Big Bang Theory


robert_oppenheimer_1946Brown University’s The Love Song of J. Robert Oppenheimer is a winner. Every element of the production – the staging, the performances, the sound effects – is first-rate.

Jason Roth beautifully plays the famed theoretical physicist J. Robert Oppenheimer, who developed the atomic bomb in a secret government laboratory in New Mexico during World War 2. In the skilled hands of Roth, Oppenheimer is a brilliant and vulnerable man who laments the results of his hard work.

Oppenheimer was married to a woman named Kitty (Canning Robb) and had an affair with Jean Tatlock (Carrie Adams), a student at Stanford University School of Medicine who wrote for a Communist Party newspaper. Oppenheimer, who was Jewish, explains he had a responsibility to his country. He spent many days creating a deadly weapon of mass destruction in an effort to win the war. The FBI later investigated Oppenheimer for his alleged ties to members of the Communist party.

Meanwhile, Oppenheimer is tormented by the presence of Lilith (Caroline Sprague), a woman who reminds him of the human devastation his creation has unleashed upon the world. Sprague is a captivating presence and has a memorable breakdown scene.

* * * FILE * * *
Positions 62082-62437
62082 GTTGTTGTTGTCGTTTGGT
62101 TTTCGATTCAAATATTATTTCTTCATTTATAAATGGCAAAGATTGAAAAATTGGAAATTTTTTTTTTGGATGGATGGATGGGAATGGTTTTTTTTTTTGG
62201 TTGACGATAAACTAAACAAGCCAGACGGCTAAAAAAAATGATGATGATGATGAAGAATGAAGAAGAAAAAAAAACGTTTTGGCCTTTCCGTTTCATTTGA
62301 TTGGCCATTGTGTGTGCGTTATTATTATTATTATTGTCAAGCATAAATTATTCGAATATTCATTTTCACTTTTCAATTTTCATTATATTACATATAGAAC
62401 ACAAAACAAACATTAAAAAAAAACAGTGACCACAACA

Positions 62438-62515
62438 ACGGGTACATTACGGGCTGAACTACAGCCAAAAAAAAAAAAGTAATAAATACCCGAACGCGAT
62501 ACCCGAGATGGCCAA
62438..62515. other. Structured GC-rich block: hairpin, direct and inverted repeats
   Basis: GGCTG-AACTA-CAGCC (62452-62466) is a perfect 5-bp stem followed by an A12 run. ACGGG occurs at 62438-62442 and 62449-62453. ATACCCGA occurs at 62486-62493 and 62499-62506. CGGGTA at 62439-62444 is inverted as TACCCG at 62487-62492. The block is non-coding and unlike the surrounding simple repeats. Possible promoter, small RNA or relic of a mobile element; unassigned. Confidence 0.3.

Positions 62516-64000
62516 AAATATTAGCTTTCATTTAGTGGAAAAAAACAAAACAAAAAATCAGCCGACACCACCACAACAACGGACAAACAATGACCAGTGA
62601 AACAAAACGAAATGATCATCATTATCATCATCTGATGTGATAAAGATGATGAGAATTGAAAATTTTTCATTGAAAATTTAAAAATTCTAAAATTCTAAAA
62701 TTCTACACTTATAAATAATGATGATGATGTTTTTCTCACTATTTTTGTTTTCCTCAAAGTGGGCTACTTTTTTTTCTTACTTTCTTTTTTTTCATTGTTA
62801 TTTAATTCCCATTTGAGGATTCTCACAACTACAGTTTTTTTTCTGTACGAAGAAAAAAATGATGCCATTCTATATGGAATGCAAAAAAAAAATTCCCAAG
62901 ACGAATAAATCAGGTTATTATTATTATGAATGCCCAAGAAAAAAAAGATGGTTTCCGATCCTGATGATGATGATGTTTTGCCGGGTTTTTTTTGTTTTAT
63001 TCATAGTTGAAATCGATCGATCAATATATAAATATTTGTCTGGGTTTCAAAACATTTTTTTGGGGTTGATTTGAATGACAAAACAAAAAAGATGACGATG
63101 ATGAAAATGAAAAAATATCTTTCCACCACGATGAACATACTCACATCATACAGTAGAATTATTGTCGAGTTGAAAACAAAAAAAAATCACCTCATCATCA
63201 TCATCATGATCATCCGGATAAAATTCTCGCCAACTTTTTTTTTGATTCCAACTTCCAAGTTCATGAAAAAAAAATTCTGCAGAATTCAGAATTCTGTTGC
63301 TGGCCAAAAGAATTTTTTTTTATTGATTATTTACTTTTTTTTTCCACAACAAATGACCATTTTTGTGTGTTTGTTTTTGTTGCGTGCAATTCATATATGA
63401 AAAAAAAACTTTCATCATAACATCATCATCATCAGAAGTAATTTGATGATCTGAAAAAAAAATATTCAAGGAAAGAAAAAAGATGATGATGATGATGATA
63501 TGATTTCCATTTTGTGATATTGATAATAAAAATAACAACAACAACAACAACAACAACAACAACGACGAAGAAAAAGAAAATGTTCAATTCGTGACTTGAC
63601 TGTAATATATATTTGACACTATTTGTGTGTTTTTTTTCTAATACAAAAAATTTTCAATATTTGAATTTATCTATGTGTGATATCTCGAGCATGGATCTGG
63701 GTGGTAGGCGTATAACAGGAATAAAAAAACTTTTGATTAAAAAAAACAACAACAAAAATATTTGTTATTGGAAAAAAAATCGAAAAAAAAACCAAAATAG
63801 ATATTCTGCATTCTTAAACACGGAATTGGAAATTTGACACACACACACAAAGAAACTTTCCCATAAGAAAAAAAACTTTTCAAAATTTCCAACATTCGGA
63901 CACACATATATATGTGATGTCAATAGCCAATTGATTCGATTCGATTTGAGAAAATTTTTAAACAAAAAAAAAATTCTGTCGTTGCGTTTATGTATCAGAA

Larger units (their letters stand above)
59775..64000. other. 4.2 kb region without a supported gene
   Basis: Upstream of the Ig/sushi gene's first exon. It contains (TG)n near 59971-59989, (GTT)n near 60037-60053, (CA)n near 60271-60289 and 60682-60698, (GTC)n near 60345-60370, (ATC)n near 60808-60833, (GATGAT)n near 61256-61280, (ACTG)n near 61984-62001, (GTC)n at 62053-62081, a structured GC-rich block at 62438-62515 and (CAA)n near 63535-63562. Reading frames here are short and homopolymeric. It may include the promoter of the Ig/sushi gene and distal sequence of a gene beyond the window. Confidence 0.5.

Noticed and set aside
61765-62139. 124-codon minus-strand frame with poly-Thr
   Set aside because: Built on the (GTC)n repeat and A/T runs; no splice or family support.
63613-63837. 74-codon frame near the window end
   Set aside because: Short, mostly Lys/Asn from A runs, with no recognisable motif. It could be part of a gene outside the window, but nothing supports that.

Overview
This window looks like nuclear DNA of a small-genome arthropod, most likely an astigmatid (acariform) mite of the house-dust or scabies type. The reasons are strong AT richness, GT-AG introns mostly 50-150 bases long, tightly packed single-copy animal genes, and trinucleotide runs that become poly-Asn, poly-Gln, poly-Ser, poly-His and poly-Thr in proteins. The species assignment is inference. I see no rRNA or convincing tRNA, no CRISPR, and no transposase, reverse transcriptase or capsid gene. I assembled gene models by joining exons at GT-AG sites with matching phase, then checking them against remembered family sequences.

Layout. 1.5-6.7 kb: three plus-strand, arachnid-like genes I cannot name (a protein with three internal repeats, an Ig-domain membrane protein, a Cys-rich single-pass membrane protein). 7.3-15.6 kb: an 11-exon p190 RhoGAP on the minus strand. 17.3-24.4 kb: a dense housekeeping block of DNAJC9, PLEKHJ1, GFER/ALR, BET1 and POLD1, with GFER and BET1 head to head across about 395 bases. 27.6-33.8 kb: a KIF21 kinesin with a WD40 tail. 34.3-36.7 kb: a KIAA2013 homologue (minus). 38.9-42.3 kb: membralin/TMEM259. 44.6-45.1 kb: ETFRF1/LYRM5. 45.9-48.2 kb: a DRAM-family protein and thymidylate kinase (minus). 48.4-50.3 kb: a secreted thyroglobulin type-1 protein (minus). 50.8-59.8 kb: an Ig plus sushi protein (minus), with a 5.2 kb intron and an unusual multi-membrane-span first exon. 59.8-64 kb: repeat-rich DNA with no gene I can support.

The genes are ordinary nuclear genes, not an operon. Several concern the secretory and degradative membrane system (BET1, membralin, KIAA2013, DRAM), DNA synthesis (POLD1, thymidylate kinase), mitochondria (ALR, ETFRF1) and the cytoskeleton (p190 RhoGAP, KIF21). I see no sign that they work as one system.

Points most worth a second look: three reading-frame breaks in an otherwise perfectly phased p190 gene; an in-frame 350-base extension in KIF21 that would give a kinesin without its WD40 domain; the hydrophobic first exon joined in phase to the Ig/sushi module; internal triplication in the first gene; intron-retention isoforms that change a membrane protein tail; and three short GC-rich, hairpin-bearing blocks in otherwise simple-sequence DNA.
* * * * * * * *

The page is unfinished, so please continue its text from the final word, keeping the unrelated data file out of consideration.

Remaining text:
Nick Healy shines as Edward Teller, a Hungarian theoretical physicist who worked with Oppenheimer and was known as the father of the hydrogen bomb. Conor Sweeney ably plays the roles of Leslie Groves, director of the Manhattan Project, and FBI director J. Edgar Hoover, who has a surreal dancing interlude. It’s odd but effective.

This is an intense and fast-paced show, featuring lots of overlapping dialogue and nifty stylistic touches. Director Spencer Golub sets some key scenes on an extended wooden ramp that reaches into the audience. The test detonation of the bomb is projected on giant screens on the sides of the stage. It is a truly unsettling sight, made even more so by the production’s moody lighting and sound design.

Above all, this is an unforgettable theatrical experience that will remind you of man’s capacity to create as well as to destroy.

 The Love Song of J. Robert Oppenheimer runs through November 13. Stuart Theatre. Brown University. For tickets, call 401-863-2838.



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